Authors: Hanas A. Cader, John C. Leatherman
Addresses: Business and Economics Division, American University of Kuwait, P.O. Box 3323, Safat 13034, Kuwait. ' Department of Agricultural Economics, Kansas State University, 342 Waters Hall, Manhattan, KS 66506, USA
Abstract: Entrepreneurship (small firm entry) within a defined technological regime is examined using regional, establishment, and industry characteristics in metro, metro-adjacent, and non-metro regions in the state of Kansas, USA. The results show a distinct variation in small firm entry across regions. The variation is explained by the quality of the labour force, industry clustering, establishment size, labour intensity, county establishment growth rate, and the presence of an interstate highway. The contribution of this paper is the empirical examination of the validity of claims that entrepreneurship in technological regimes is more prevalent in the metro region and decreases with increasing remoteness.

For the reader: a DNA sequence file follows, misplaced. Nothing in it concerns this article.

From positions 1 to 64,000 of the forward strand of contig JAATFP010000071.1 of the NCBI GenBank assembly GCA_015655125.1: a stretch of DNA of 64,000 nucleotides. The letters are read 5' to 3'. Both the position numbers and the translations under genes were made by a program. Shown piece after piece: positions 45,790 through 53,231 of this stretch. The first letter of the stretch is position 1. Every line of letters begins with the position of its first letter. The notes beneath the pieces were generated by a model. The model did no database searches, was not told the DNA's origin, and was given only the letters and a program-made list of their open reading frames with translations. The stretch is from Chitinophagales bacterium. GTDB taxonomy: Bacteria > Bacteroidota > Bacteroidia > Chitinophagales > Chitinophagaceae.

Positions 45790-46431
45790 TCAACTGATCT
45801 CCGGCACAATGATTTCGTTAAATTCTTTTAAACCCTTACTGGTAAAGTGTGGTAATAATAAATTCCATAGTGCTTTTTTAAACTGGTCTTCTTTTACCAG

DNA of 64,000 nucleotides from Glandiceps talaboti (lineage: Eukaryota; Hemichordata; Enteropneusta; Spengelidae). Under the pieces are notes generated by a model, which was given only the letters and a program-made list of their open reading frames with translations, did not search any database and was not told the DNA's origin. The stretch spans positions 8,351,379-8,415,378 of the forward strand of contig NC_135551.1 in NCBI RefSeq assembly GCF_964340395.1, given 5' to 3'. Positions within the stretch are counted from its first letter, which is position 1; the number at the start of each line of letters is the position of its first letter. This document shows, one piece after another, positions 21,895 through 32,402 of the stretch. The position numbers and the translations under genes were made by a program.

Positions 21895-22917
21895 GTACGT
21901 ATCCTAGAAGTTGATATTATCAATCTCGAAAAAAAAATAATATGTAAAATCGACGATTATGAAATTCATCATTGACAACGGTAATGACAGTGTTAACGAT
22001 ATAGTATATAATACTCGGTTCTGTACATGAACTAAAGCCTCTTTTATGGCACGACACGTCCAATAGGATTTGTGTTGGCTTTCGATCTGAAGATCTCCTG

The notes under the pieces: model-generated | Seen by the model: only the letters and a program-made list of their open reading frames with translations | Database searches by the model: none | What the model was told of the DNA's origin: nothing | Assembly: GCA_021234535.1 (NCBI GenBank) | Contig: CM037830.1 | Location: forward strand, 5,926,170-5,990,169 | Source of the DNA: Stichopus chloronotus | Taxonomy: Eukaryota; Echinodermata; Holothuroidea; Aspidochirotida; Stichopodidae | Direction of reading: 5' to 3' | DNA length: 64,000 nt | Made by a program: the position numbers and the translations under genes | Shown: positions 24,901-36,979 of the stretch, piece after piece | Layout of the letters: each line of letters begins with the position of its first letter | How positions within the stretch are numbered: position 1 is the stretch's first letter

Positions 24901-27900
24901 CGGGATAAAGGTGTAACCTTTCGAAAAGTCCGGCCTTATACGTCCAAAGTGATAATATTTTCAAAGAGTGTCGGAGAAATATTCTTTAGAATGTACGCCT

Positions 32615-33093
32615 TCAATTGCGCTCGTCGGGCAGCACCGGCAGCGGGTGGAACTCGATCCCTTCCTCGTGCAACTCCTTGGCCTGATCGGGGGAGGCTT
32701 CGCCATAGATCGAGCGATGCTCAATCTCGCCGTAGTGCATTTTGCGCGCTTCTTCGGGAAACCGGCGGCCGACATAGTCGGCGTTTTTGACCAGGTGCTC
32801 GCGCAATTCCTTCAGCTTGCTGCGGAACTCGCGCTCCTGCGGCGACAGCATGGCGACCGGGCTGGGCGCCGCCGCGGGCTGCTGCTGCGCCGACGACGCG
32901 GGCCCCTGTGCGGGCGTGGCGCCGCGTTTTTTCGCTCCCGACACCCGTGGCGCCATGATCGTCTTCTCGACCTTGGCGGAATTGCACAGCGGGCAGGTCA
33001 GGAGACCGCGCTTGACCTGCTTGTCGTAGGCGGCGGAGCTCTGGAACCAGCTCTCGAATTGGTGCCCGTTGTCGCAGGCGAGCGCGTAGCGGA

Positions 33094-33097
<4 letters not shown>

Keywords: entrepreneurship; technological regimes; metropolitan areas; metro areas; non-metro areas; small firm entry; small and medium-sized enterprises; SMEs; establishment characteristics; regional characteristics; industry characteristics; metro-adjacent regions; Kansas; United States; USA; regional variations; labour force; industry clustering; establishment size; labour intensity; county growth rates; establishment growth rates; interstate highways; remoteness; foresight; innovation policies; innovative business resources; economic development.
International Journal of Foresight and Innovation Policy, 2011 Vol.7 No.1/2/3, pp.114 - 128
Published online: 13 May 2011 *Full-text access for editors Access for subscribers Purchase this article Comment on this article